The deputy linesman story is worth recalling as it would not be repeated in today’s game. In the 1968 Burnley match the referee was hurt such that in the 36th minute he was forced to retire from the game. In those days the officials’ team did not include a reserve fourth official, so the club had to appeal to the crowd for a deputy official. Out from the crowd stepped Kieran McClean to take over as deputy linesman. The original linesman took over as referee. This was not a new experience for Keiran McClean as he was a qualified referee and had performed a similar deputy role in the West Ham v Nottingham Forest a couple of weeks earlier.
The controversial fourth goal came seconds before the interval when “Redknapp floated the ball through the middle to Brooking, who looked yards offside, and as the whistle never came, Brooking fired his shot past Thompson (Burnley’s goalkeeper). A goal was signalled despite Burnley’s protests”.
After the half time break, the referee had sufficiently recovered to resume refereeing duties. Kieran McClean with his nine minute linesman stint over, returned to the comparative safety of the stand.
My Granddad was a keen sportsman and even played Fred Perry at tennis during the 30s - he would have been professional but put family first. He was a lifelong Hammers fan and a true gentleman and sportsman. Anyone who knew him would testify that he would have never made an incorrect decision to favour his team. I remember clearly him lecturing me on the misbehaviour of footballers as soon as I was old enough to understand!
The reason I came across your article today was a google search following a chance conversation last night. I was chatting to my friend's dad - also an Irons fan, and started to tell him the story about the game, as soon as I said the word "linesman" he remembered the game, could tell me the year, who they played, and said he could clearly picture my Grandad running the line! It's amazing that this is remembered so clearly by people outside the family.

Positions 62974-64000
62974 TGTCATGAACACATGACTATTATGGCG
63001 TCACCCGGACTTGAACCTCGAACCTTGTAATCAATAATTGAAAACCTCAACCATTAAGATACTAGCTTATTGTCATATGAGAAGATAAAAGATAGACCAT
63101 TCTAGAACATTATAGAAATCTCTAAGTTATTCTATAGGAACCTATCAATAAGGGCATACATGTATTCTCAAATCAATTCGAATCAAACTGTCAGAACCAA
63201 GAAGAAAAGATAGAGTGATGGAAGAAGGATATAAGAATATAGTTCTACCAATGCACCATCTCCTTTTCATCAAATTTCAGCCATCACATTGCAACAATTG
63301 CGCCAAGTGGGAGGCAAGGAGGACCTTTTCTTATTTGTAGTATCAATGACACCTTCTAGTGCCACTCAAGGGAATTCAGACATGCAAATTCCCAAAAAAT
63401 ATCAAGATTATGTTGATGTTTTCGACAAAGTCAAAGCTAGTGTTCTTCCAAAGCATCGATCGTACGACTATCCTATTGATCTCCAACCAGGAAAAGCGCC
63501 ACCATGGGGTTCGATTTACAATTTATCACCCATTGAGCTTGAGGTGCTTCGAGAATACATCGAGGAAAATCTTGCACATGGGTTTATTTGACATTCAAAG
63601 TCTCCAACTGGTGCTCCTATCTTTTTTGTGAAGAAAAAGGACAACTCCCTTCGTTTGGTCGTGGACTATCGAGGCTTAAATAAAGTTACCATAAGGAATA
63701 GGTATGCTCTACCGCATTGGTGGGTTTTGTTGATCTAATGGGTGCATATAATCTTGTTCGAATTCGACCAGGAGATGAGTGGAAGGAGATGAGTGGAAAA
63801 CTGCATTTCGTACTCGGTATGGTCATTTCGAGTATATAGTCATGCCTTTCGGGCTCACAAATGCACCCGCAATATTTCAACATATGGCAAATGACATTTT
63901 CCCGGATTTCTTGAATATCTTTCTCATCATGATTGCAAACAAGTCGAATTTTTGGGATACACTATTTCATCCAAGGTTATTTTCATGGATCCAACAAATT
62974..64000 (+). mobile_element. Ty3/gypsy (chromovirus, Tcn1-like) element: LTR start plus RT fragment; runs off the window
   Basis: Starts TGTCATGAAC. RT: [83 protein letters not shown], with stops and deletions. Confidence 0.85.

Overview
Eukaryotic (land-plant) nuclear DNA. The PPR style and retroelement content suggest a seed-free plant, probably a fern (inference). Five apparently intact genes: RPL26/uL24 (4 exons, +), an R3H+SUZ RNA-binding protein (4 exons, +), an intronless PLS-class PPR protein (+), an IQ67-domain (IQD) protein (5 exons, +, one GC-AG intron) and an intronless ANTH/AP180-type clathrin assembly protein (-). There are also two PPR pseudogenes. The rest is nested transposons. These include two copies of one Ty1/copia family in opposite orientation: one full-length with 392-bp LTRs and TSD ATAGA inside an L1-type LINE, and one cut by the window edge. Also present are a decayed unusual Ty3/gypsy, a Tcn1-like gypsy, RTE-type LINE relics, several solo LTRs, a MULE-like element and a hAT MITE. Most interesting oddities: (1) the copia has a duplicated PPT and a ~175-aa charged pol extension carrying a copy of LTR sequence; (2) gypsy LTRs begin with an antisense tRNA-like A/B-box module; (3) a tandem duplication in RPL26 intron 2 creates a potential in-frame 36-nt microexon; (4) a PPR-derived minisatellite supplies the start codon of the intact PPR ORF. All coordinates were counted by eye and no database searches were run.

My brother also called Kieran after my Grandad, recalls on his Facebook page:
"My Granddad was pulled from the crowd to be the linesman at a West Ham game. He also played against Fred Perry at tennis in the 1930's, took 9 wickets in an innings of a cricket game, made army uniforms during the second World War, and most importantly along with my Grandma helped my mum raise me and my sister until the age of 6 and continued to be a massive influence on my life until he passed away in 1997."
Miss you Granddad x
Me and Granddad in the early 90s - you can see how he influenced my fashion sense!
Siobhan Schofield and Grandad Kieran McClean
Footnote to Article:
I just wanted to say thank you so much for the article by Roger Hillier - the linesman who volunteered from the crowd was my Granddad Kieran McClean who died in 1997 - he was a great great man and we often talk about this story and I tell it proudly to anyone I meet who even has a vague interest in football!
Thanks again for the article, it's lovely to think that a whole new generation of West Ham fans may be reading about my amazing Grandad!